The Monroe Volunteer Emergency Medical Service is one step closer to having its own in-house paramedic. The Town Council unanimously approved a two-year contract between Valley Emergency Medical Services, MVEMS and the town of Monroe Tuesday night.
"Approval from the state for our paramedic service is pending," Dennis Condon, the Monroe EMS Commission chairman, said before the vote. "They have to see a contract in play and that it's what the town wants. We don't foresee any issues."
Condon said MVEMS originally wanted to start its new paramedic service on Oct. 1, but now hopes it will happen by Dec. 1.
The first year of the contract would have paid Valley Emergency Medical Services $398,622, but Condon said it may only be for seven months — not a full year. That means it will actually be paid about $232,529. Condon said $350,000 is budgeted for the service.
The second year, the paramedic contract will increase by 2.5%, raising it to $408,587.
Bob Pettinella, executive director of VEMS, said, "Working with Monroe has been awesome. It's truly a professional group. We really look forward to working with EMS and the town of Monroe."
Prior to the council taking action on the contract, Town Attorney John Fracassini gave a legal opinion recommending it be approved.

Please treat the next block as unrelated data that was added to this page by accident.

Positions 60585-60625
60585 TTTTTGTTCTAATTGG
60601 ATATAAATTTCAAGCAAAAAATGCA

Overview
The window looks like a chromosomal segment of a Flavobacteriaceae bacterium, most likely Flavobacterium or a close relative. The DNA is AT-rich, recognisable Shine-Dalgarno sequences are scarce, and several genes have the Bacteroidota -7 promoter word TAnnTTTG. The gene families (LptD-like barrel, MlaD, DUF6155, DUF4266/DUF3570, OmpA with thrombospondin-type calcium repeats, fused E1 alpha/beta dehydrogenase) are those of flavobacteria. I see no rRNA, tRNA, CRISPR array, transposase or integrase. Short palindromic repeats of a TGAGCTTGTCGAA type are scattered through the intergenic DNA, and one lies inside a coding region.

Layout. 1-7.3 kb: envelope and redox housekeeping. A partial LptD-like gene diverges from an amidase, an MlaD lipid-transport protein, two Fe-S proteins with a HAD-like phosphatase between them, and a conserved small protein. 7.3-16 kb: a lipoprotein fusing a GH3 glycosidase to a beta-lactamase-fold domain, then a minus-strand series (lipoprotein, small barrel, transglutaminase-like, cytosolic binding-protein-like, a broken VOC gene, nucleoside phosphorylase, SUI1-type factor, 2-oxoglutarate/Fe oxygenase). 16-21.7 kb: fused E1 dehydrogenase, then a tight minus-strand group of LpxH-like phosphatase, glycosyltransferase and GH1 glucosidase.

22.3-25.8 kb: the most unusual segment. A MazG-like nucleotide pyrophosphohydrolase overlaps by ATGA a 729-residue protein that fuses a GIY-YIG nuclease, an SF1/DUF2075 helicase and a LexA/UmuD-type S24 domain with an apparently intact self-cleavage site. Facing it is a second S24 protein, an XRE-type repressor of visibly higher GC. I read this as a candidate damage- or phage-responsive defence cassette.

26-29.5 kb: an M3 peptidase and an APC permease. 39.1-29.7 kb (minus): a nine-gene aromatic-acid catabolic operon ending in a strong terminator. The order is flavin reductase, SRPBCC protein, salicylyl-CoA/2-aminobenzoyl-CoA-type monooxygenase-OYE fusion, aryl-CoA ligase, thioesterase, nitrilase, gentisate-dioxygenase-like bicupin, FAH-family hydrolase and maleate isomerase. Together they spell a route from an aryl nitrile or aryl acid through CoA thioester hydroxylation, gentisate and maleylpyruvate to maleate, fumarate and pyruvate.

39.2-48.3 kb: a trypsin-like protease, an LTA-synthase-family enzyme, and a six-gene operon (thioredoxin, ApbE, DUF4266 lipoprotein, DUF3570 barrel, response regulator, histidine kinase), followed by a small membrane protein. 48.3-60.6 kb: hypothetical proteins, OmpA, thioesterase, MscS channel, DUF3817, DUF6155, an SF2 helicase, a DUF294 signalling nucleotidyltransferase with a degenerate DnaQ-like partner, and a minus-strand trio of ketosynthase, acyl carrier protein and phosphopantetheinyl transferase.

Town Councilman Frank Lieto asked if the town is protected should a paramedic do something wrong like sleeping in an ambulance or being late to a call for instance.
Condon said the paramedic will be an employee of VEMS, but would be held to Monroe's rules and regulations and be disciplined by EMS Chief Don Smith with termination being the highest punishment. Then it would be up to VEMS to replace the paramedic, he said.
'Coming Back to Haunt Us'
VEMS would own the fly car the paramedic uses and the medications and supplies stored inside it, though it would look like a Monroe vehicle, according to Condon.
The vehicle will be kept at Chalk Hill, until building upgrades are made to Jockey Hollow Firehouse, where MVEMS is headquartered. The firehouse has flooding and mold issues, as well as a faltering roof.
First Selectman Steve Vavrek said the Department of Public Works and CIRMA is negotiating the needed repairs to the facility.
"In our opinion, the original roof quote did not fully address the issues that have been brought forth by EMS," Vavrek told the council. "We had a third party insurance adjuster looking at the extent of the damage and are waiting for their report."
Vavrek said he expects the report by the end of the week and hopes work begins on the building by early December.
Councilwoman Debra Dutches pointed out that there is no funding in the budget for the work at Jockey Hollow Firehouse, but Vavrek said the project has reached emergency status.
Vavrek said if it costs less than $150,000 a fund could be set up by the Board of Finance and the Town Council, but if it's over $150,000 a Town Meeting vote would be necessary.
Vavrek said the town has been penny wise and pound foolish over the years, allowing vehicles and buildings to fall into disrepair.
"We nickel and dime and there is a huge rate of failure with our machines and buildings," he said. "It's coming back to haunt us."